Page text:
Dive St Abbs
19th – 21st August 2016 £150* Includes 2 nights B&B and diving.
St. Abbs is on the south east coast of Scotland in the county of Berwickshire. The village of St. Abbs is a community with a rich heritage and a spectacular location.
The sea around St. Abbs with its crystal clear water is a well-known scuba diving area and is part of a Voluntary Marine Reserve, protected to preserve the unique biodiversity for everyone to enjoy.
Boat Safety is a priority at Dive St.Abbs. Their boat ‘MV. Shore Diver’ is inspected by the RYA (Royal yachting Association) to MCA Standard MCA (Maritime and Coastguard Agency).
She is licensed to carry twelve passengers plus the Skipper + 2 crew and individual life-jackets are supplied for each one.
Paul Crowe, holds an RYA – (Yacht Master , Power driven vessel up to 200 ton) Certificate and as helmsman of the RNLI’s Inshore Lifeboat that was stationed at St.Abbs, he is fully conversant with the rules of safety at sea.
Having diving experience himself, Paul Crowe knows just what is required of a skipper to provide divers with the best of dives in the waters the St abbs and Eyemouth Voluntary Marine Reserve. ‘MV.Shore Diver’, carries an O2 Kit and is fitted with a custom built, electric diver lift at the stern, providing easier entry and exit to the sea.
The geographic position of the Marine Reserve means that it benefits from a flow of Atlantic water entering the North Sea around the northern tip of Scotland but also from a cooler Arctic influence. This results in a diverse mix of marine species from both cold and relatively warm water. For instance, the Devonshire cup coral which is very common on western shores is found here in small numbers but probably does not exist much further south in the North Sea. Similarly, species such as the beautiful Bolocera anemone and the Wolf-fish are primarily Arctic species but they are found off the Berwickshire coast in good numbers.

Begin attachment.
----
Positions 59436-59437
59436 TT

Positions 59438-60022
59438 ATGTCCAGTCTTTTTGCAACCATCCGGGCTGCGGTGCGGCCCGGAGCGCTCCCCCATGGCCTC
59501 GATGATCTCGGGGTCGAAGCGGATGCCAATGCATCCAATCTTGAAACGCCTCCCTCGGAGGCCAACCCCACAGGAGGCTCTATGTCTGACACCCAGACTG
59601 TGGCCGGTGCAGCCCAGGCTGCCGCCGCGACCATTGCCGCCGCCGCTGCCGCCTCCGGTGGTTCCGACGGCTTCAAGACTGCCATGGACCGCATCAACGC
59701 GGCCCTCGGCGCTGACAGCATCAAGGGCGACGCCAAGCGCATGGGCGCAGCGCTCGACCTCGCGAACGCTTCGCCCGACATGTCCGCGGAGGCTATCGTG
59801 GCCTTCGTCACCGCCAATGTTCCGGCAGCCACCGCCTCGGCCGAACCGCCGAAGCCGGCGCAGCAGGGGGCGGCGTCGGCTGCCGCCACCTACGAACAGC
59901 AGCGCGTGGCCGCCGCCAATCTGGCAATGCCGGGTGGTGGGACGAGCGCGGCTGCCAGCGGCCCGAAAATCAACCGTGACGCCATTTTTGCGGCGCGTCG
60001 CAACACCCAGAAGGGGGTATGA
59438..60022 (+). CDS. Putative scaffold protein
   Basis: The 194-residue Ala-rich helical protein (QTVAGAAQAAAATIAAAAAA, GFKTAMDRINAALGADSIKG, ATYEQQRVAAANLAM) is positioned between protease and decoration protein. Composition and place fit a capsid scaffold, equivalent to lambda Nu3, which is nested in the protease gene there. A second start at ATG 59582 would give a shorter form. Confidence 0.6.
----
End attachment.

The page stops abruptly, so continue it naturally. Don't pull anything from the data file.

The Marine Reserve is situated well away from major centres of population and industry and consequently, effluent discharges into the sea are minimal. Water quality is improving as new sewage treatment plants are being installed up and down the coast at various locations and as a result, the underwater visibility in the area can be excellent. Spring tides, on-shore winds and plankton blooms can affect this but ten to twelve metres visibility occurs regularly whilst at some point each year, twenty metres visibility can be found..
The Bunk House
The bedrooms sleep ten persons on the comfortable bunk beds in three rooms with wash-hand basins and separate toilets and showers.
In the well fitted and equipped kitchen and breakfast room there is a Microwave oven and TV.
The Cottage is also a cosy wee ‘home from home’, with beds for five persons and a well fitted and equipped kitchen… >
The two bedrooms also have comfortable bunk beds, an easy chair and convenient storage space. There’s also a very spacious bathroom with shower…
To book your space please contact Mick Turner on this link.